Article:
## Lecture 2: k-nearest neighbors

### The k-NN algorithm

Assumption: Similar Inputs have similar outputs
Classification rule: For a test input $x$, assign the most common label amongst its k most similar training inputs
Formal (and borderline incomprehensible) definition of k-NN:
• Test point: $\mathbf{x}$
• Define the set of the $k$ nearest neighbors of $\mathbf{x}$ as $S_\mathbf{x}$. Formally $S_\mathbf{x}$ is defined as $S_\mathbf{x}\subseteq {D}$ s.t. $|S_\mathbf{x}|=k$ and $\forall(\mathbf{x}',y')\in D\backslash S_\mathbf{x}$, $\text{dist}(\mathbf{x},\mathbf{x}')\ge\max_{(\mathbf{x}'',y'')\in S_\mathbf{x}} \text{dist}(\mathbf{x},\mathbf{x}''),$ (i.e. every point in $D$ but not in $S_\mathbf{x}$ is at least as far away from $\mathbf{x}$ as the furthest point in $S_\mathbf{x}$). We can then define the classifier $h()$ as a function returning the most common label in $S_\mathbf{x}$: $h(\mathbf{x})=\text{mode}(\{y'':(\mathbf{x}'',y'')\in S_\mathbf{x}\}),$ where $\text{mode}(\cdot)$ means to select the label of the highest occurrence.
• (Hint: In case of a draw, a good solution is to return the result of $k$-NN with smaller $k$.)

### What distance function should we use?

The k-nearest neighbor classifier fundamentally relies on a distance metric. The better that metric reflects label similarity, the better the classified will be. The most common choice is the Minkowski distance $\text{dist}(\mathbf{x},\mathbf{z})=\left(\sum_{r=1}^d |x_r-z_r|^p\right)^{1/p}.$
Quiz#1: This distance definition is pretty general and contains many well-known distances as special cases:
• $p = 1$:
• $p = 2$:
• $p \to \infty$: Maximum Norm

• Quiz#2: How does $k$ affect the classifier? What happens if $k=n$? What if $k =1$?

### Brief digression (Bayes optimal classifier)

What is the Bayes optimal classifier? Assume you knew $\mathrm{P}(y|\mathbf{x})$. What would you predict?
Examples: $y\in\{0,1\}$ $\mathrm{P}(+1| x)=0.8\\ \mathrm{P}(-1| x)=0.2\\ \text{Best prediction: }y^* = h_\mathrm{opt} = argmax_y P(y|\mathbf{x})$ (You predict the most likely class.) What is the error of the BayesOpt classifier? $$\epsilon_{BayesOpt}=1-\mathrm{P}(h_\mathrm{opt}(\mathbf{x})|y) = 1- \mathrm{P}(y^*|\mathbf{x})$$ (In our example, that is $\epsilon_{BayesOpt}=0.2$.) You can never do better than the Bayes Optimal Classifier.

### 1-NN Convergence Proof

Cover and Hart 1967[1]: As $n \to \infty$, the $1$-NN error is no more than twice the error of the Bayes Optimal classifier. (Similar guarantees hold for $k>1$.)
 $n$ small $n$ large $n\to\infty$
Let $\mathbf{x}_\mathrm{NN}$ be the nearest neighbor of our test point $\mathbf{x}_\mathrm{t}$. As $n \to \infty$, $\text{dist}(\mathbf{x}_\mathrm{NN},\mathbf{x}) \to 0$, i.e. $\mathbf{x}_\mathrm{NN} \to \mathbf{x}_{t}$. (This means the nearest neighbor is identical to $\mathbf{x}_\mathrm{t}$.) You return the label of $\mathbf{x}_\mathrm{NN}$. What is the probability that this is not the label of $\mathbf{x}$? (This is the probability of drawing two different label of $\mathbf{x}$) \begin{multline*} \epsilon_{NN}=\mathrm{P}(y^* | \mathbf{x}_{t})(1-\mathrm{P}(y^* | \mathbf{x}_{NN})) + \mathrm{P}(y^* | \mathbf{x}_{NN})(1-\mathrm{P}(y^* | \mathbf{x}_{t}))\\ \le (1-\mathrm{P}(y^* | \mathbf{x}_{NN}))+(1-\mathrm{P}(y^* | \mathbf{x}_{t})) = 2(1-\mathrm{P}(y^* | \mathbf{x}_{t}) = 2\epsilon_\mathrm{BayesOpt}, \end{multline*} where the inequality follows from $\mathrm{P}(y^* | \mathbf{x}_{+})\le 1$ and $\mathrm{P}(y^* | \mathbf{x}_{NN})\le 1$. We also used that $\mathrm{P}(y^* | \mathbf{x}_{t})=\mathrm{P}(y^* | \mathbf{x}_{NN})$.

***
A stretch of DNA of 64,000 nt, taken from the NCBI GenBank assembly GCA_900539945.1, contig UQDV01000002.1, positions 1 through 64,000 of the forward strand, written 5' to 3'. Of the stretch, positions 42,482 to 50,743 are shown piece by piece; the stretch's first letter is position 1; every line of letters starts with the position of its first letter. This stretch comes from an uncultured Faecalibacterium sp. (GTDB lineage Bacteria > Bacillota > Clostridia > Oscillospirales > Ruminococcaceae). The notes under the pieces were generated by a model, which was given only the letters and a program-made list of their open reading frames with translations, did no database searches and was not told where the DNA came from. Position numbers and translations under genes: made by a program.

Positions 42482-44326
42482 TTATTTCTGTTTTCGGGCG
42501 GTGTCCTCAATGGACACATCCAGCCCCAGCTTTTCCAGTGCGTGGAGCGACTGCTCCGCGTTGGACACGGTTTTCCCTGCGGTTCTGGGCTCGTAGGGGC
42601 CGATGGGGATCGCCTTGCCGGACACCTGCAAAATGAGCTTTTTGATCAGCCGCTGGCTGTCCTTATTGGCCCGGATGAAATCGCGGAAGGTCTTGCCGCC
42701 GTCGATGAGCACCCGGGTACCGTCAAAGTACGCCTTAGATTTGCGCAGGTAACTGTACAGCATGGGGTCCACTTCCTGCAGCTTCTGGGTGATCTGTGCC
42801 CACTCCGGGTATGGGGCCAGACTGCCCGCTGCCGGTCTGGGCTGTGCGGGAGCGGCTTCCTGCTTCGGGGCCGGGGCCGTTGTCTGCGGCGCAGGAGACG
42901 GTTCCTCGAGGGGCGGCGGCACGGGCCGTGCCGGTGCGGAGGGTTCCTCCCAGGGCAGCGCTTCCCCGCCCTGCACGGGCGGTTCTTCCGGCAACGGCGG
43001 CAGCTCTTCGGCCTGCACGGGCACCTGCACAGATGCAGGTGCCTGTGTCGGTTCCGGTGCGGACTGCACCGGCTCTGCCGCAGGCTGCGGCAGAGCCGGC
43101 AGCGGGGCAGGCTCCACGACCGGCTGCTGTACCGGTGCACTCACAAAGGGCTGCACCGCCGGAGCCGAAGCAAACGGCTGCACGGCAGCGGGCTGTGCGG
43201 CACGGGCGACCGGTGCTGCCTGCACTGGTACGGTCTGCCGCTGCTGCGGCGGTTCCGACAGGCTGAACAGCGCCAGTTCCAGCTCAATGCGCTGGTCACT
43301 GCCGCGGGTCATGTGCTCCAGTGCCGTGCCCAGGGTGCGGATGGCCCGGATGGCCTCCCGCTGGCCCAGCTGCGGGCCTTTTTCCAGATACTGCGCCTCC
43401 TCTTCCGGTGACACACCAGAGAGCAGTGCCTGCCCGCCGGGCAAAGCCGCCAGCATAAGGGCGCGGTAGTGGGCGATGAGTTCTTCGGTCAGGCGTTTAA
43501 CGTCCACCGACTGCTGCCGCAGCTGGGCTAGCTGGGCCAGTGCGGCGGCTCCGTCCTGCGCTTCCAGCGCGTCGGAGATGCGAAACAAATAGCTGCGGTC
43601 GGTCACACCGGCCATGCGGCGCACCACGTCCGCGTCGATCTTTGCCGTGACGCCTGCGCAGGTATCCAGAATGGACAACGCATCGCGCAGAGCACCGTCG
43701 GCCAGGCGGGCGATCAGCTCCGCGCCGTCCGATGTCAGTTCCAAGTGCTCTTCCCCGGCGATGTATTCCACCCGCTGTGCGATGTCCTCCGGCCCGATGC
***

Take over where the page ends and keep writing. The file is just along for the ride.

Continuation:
In the limit case, the test point and its nearest neighbor are identical. There are exactly two cases when a misclassification can occur: when the test point and its nearest neighbor have different labels. The probability of this happening is the probability of the two red events: $(1\!-\!p(s|\mathbf{x}))p(s|\mathbf{x})+p(s|\mathbf{x})(1\!-\!p(s|\mathbf{x}))=2p(s|\mathbf{x})(1-p(s|\mathbf{x}))$

Good news: As $n \to\infty$, the $1$-NN classifier is only a factor 2 worse than the best possible classifier.

### Curse of Dimensionality

Imagine $X=[0,1]^d$, and $k = 10$ and all training data is sampled uniformly with $X$, i.e. $\forall i, x_i\in[0,1]^d$
Let $\ell$ be the edge length of the smallest hyper-cube that contains all $k$-nearest neighbor of a test point. Then $\ell^d\approx\frac{k}{n}$ and $\ell\approx\left(\frac{k}{n}\right)^{1/d}$. If $n= 1000$, how big is $\ell$?
 $d$ $\ell$ 2 0.1 10 0.63 100 0.955 1000 0.9954
Almost the entire space is needed to find the $10$-NN.

Figure demonstrating the curse of dimensionality''. The histogram plots show the distributions of all pairwise distances between randomly distributed points within $d$-dimensional unit squares. As the number of dimensions $d$ grows, all distances concentrate within a very small range.

Imagine we want $\ell$ to be small (i.e the nearest neighbor are truly near by), then how many data point do we need? Fix $\ell=\frac{1}{10}=0.1$ $\Rightarrow$ $n=\frac{k}{\ell^d}=k\cdot 10^d$, which grows exponentially!
Rescue to the curse: Data may lie in low dimensional subspace or on sub-manifolds. Example: natural images (digits, faces).

### k-NN summary

• $k$-NN is a simple and effective classifier if distances reliably reflect a semantically meaningful notion of the dissimilarity. (It becomes truly competitive through metric learning)
• As $n \to \infty$, $k$-NN becomes provably very accurate, but also very slow.
• As $d \to \infty$, the curse of dimensionality becomes a concern.

• ### Reference

[1]Cover, Thomas, and, Hart, Peter. Nearest neighbor pattern classification[J]. Information Theory, IEEE Transactions on, 1967, 13(1): 21-27